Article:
There are phrases from the Trinity Sunday preface within the Stowe Missal. This is a liturgical book scribed in the 790s, but copied undoubtedly from a much earlier source (for example, it lacks evidence of the Gregorian changes, such as the moving of the Pater Noster to a place immediately after the Roman Canon and before the Fraction). It may have been the book of an itinerant priest in South-West Ireland, or one who could not afford a large Mass-book (it only has one Epistle and Gospel, but is clearly meant for all-the-year use since it has the seasonal paragraphs of the Communicantes). And the Preface in this rite goes as follows:
" ... through Christ our Lord: who with thine only begotten Son and the Holy Ghost art one God and immortal God and incorruptible and immovable God and invisible and faithful God [much more like this up to:] good and holy God, not singulariter of one person but of the one substance of the Trinity; Thee we believe, Thee we bless; Thee we adore [etc.]."
This faintly reminds me of the same place in the Anaphora of S John Chrysostom:
" ...For thou art God ineffable, incomprehensible,invisible, inconceivable, ever being as Thou art, Thou and thine only-begotten Son and thy Holy Spirit [etc.]."
Is this simply a generic similarity, of Christians toto orbe divisi thinking the same way in the same context, or is there a textual link? I strongly incline to the former possibility.
The preface of the Trinity, in more or less its present form, is in the Gelasian Sacramentary, for use on the Sunday after Pentecost. Is it from a source like this that Alcuin borrowed it for the Sunday Mass of the little book which I am sure (pace G G Willis) he put together for priests minimally equipped during the Carolingian period?
A brief look at the manuscript evidence suggests to me that the rubric directing this Preface to be used on the Sundays after Trinity (aka after the Octave of Pentecost) first appears in Sarum Missals early in the 14th century ... as one might expect. It is also in the Westminster and Hereford Missals; was it universal in the later English Middle Ages?
We then have a gap until Pope Clement XIII made it the Green Sunday (and Advent etc.) Preface in the Missale Romanum in 1759. Had there been continuity anywhere in this custom between the Tridentine curtailing of local rites, and the 18th century ... or did it just occur to the pope quite spontaneously that it was a good idea to make the Trinity Preface the all-purpose Sunday Preface? After all, Sunday commemorates the Creation, the Resurrection, the advent of the Spirit ...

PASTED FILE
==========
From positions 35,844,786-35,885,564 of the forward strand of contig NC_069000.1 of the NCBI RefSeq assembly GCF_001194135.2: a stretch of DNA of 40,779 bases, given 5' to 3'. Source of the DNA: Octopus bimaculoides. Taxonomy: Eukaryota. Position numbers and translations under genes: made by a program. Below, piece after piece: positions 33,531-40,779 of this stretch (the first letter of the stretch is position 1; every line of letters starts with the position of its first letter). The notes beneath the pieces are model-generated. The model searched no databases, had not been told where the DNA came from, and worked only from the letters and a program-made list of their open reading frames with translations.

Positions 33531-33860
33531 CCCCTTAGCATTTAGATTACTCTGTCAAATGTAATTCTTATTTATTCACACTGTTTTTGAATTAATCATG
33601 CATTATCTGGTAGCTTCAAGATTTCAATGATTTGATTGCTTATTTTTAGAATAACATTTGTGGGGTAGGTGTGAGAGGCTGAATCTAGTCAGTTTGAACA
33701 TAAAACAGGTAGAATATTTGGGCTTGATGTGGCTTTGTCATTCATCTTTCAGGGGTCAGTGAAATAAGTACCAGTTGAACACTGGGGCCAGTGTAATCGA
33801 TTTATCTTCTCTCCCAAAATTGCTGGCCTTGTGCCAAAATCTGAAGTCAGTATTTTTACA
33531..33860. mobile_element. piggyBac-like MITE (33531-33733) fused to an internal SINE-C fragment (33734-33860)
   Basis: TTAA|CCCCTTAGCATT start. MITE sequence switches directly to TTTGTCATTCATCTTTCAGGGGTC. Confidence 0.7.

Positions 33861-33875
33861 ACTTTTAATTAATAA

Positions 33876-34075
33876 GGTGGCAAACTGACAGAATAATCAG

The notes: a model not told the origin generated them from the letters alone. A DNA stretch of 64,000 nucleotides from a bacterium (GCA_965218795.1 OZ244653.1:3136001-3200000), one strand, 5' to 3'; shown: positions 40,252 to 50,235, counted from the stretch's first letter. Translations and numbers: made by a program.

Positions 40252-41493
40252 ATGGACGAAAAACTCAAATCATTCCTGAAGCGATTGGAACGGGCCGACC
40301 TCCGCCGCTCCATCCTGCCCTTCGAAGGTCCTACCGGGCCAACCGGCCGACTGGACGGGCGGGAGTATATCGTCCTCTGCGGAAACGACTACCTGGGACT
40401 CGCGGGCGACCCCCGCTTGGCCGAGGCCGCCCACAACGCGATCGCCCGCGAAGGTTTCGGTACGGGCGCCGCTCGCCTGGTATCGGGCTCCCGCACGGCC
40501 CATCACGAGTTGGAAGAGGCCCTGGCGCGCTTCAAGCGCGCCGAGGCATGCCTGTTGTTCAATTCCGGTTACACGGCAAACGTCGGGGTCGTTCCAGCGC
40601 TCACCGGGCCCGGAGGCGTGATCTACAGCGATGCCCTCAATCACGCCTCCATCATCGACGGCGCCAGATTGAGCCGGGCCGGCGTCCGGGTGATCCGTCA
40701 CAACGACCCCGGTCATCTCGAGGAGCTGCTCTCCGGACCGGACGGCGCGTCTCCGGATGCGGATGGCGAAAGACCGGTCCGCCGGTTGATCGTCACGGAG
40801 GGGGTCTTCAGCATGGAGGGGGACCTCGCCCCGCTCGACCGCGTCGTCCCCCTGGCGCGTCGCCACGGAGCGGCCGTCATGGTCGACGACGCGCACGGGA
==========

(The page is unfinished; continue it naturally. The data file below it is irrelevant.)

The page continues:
6 June 2020
Denniston was a mighty scholar. In our day, academe has arranged its wagons into a fortified corral; it is manned by in vitro life-forms generated in PhD manufactories; dominated by a culture of five-papers-a-year. Denniston's was a broader era when teachers hopped back and forth between posts in Oxbridge and jobs in Public Schools or Whitehall, and the Detective Fiction novel was a literary form enjoyed and respected by the Intelligentsia (some of whom, indeed, such as 'Michael Innes', wrote it).
Denniston was a very serious practicioner of the art of Prose Composition: i.e. putting passages of English into Latin or Greek. He rightly believed that you haven't really understood a language until you have become expert at writing it yourself. He was particularly attached to Greek Prose Compo, and formed a group of Oxford College tutors who not only taught the undergraduates this art, but practised it among themselves. In 1949, they published Some Oxford Compositions. Another member of this group, Maurice Bowra, who wrote an obituary of Denniston for the British Academy in 1949, wrote that "He excelled at Greek Prose and was equally accomplished in the Platonic and the Demosthenic manners. ... the first produced more dazzling results in versions from Shelley and Meredith and Dorothy Sayers ... for every word and every phrase he found an equivalent at once exact and exciting, and the final result was itself an accomplished piece of art. For example, in translating a piece of Dorothy Sayers he had to deal with something which was undeniably conversational but had none the less a literary distinction ..." Bowra then quotes the passage from chapter 3 of the Bellona Club which begins "Well, Felicity ...", and gives four lines from Denniston's Greek version; and comments "This called for something in Plato's most dashing manner, and got it in Denniston's version ... This is certainly Plato, but it is also Miss Dorothy Sayers".
Agatha Christie did a fair bit of damage to the prestige of 'Detective Fiction', with her mechanical denouements, her superficial cardboard characters, her wooden style, and her lack of intellectual depth. Sayers, on the other hand, gives witty and penetrating expositions of life and culture between the Wars; the bohemian underworld and the Left Book Club; rich widows and their gigolos in seaside grand hotels; the advertising industry; women's colleges in the decade after "women got their degrees at Oxford"; exploitative Lesbian relationships; the fad for 'Spiritualism"; the Abdication Crisis ... And she can contrive the most diverting genre-confusions: has anybody else ever realised the erotic potential of the Oxford Degree Ceremony?